If a Hidden Camera is Off, So is the Lawsuit

Never mind that hidden camera, it's not intended for you.

California's Supreme Court has ruled that a hidden camera placed in a Pasadena office did not invade the employees' privacy because it never recorded them.

The court ruled unanimously Monday that two employees who sued the company suffered no harm because the camera was only turned on when they were away.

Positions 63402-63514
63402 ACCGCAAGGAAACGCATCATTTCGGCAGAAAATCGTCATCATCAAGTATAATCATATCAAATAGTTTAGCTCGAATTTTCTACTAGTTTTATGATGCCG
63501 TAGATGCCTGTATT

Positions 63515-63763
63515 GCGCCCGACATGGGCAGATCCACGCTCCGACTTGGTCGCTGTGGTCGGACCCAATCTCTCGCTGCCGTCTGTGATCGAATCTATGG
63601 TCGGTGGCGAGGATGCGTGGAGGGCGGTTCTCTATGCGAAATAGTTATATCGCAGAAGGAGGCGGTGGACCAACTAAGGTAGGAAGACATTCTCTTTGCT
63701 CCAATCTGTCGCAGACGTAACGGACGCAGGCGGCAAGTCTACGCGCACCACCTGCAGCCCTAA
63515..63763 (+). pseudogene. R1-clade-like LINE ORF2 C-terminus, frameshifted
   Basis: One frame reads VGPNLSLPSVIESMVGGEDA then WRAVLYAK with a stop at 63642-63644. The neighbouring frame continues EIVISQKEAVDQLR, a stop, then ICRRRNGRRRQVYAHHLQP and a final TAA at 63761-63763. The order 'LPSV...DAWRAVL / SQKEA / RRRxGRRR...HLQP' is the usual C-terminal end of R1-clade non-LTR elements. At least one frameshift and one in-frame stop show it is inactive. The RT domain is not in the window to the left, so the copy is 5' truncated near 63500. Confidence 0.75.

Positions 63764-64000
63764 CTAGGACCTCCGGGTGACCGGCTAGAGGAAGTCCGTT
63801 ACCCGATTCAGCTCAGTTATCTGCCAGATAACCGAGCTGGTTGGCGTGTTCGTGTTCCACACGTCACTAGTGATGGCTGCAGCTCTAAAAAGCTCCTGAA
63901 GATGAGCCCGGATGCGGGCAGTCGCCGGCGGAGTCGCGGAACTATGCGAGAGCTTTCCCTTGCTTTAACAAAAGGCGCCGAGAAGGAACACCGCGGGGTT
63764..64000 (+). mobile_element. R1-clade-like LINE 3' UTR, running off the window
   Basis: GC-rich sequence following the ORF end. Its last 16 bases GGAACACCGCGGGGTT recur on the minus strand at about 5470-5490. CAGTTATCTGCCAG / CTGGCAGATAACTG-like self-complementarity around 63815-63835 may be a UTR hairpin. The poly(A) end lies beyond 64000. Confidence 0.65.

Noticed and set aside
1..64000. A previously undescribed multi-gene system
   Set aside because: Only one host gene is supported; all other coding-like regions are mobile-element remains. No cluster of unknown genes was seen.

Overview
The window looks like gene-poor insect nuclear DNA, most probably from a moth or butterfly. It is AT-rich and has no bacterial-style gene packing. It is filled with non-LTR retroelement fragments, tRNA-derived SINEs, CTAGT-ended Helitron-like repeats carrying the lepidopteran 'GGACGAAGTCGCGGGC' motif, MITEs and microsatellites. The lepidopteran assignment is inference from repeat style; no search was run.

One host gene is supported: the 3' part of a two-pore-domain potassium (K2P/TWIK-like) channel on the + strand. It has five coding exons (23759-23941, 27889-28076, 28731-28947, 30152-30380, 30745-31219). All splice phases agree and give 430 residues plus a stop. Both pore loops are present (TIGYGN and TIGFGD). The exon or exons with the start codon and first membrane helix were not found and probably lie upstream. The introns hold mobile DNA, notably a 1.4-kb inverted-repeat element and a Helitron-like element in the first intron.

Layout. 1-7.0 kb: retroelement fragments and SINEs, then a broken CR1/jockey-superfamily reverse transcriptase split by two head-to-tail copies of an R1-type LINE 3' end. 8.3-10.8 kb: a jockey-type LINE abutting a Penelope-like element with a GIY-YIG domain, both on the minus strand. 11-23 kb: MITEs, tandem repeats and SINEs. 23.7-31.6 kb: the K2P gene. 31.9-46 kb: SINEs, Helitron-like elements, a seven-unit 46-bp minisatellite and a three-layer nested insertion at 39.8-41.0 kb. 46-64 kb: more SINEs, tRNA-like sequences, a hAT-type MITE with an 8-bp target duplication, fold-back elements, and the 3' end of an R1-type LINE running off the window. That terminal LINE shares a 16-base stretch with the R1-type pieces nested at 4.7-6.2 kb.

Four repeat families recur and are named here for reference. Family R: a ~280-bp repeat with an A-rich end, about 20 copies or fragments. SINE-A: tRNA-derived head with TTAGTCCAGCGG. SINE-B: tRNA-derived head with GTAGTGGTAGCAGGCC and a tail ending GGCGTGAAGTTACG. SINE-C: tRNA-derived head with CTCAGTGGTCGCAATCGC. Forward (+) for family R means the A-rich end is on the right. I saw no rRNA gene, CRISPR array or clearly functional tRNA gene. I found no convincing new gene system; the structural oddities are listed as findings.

The camera was hidden at Hillsides Inc., which operates a center for abused children in Pasadena. It was intended to catch someone who had downloaded pornography late at night.

Justice Marvin Baxter wrote that the court's decision wasn't intended to encourage secret surveillance of workers.

However, the women's attorney, Mark Eisenberg, said the ruling gives employers a green light to spy for nearly any reason.

Copyright AP - Associated Press
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